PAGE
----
‘Well for a start me and my partner put both our girls through nursery, even though it was a stretch. We couldn’t have managed if we didn’t. I’m not saying it’s wrong or right. It’s just how we did it. My mum would never have put any of us into nursery even if she could’ve afforded it. She wanted to stay at home and look after us, which isn’t better or worse. It’s just different. Although I think she’d say looking after kids at home is better. Whenever I spoke to her on the phone she’d always end up asking how long their day was, and then sound really shocked. But you have to look at your own circumstances and decide what suits you best.’
‘I don’t have to go to hospital, do I? I don’t want to be locked up and never see my kids again.’
‘No-one’s going to be locking you up tonight, Belle. The only reason to take you to hospital would be to get you to talk to someone about what happened. Our worry would be if you stayed at home you’d do something else to hurt yourself. But you don’t have to go if you don’t want to. We can think of something else.’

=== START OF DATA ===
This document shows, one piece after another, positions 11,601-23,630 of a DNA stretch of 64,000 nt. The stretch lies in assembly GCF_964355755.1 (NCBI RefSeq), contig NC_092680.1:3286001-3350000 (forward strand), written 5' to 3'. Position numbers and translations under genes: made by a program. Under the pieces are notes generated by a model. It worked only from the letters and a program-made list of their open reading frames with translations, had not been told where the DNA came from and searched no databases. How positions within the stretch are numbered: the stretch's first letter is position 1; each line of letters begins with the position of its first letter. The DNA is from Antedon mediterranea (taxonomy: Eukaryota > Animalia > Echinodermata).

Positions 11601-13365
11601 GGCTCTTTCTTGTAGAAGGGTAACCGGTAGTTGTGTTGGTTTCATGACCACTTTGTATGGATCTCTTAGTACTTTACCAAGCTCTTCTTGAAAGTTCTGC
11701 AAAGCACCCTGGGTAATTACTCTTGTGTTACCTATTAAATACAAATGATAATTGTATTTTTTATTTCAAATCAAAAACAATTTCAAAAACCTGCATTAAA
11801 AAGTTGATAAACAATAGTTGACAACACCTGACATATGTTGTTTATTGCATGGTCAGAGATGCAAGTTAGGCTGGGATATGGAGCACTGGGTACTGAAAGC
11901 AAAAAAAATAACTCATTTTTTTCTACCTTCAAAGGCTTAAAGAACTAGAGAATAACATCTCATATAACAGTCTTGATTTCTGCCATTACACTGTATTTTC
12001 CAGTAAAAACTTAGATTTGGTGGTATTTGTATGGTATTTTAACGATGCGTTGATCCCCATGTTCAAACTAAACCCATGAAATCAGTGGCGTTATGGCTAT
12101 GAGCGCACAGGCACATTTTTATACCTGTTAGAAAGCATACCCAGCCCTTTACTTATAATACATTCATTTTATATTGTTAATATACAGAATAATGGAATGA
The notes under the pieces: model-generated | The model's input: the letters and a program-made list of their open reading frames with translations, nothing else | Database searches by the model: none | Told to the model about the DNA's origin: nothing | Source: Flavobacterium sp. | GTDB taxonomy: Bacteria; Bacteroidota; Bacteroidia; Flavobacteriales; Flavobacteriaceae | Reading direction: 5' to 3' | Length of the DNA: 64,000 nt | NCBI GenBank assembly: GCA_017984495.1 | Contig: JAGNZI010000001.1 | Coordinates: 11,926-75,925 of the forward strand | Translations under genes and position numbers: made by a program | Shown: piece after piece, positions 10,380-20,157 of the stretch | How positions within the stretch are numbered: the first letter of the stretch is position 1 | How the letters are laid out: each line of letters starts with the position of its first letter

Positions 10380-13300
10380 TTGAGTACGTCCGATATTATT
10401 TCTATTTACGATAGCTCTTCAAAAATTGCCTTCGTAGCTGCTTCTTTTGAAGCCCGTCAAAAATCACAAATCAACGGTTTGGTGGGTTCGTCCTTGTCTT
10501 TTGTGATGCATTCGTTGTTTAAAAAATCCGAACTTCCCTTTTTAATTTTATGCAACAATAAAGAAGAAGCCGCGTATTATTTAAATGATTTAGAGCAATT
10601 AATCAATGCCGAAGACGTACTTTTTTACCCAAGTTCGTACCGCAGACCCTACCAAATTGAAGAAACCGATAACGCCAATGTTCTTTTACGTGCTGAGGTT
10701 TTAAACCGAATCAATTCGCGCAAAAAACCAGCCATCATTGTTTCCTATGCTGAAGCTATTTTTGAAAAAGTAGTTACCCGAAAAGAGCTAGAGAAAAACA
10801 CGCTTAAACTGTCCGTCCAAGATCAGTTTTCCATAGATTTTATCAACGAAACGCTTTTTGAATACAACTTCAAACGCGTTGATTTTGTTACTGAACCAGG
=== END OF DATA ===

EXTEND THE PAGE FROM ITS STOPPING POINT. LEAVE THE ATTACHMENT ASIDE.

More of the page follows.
‘I feel so stupid. Such a fraud. You’ve got better things to do.’
‘Nope. Not at the moment.’
‘Tom doesn’t understand what it’s like. He’s never there. He comes home and all he wants is something to eat and then go to sleep. He’s exhausted – but so am I. I’m completely exhausted. I get up in the morning and it’s like I never went to bed.’ She looks down and speaks in the other voice. ‘Some wife. There’s her husband trying to make a go of it and the mad bitch brings him down.’
‘I think it’s very difficult to be clear about what you want, and to go about getting it. I think that can make you feel very guilty, which just adds to the pain.’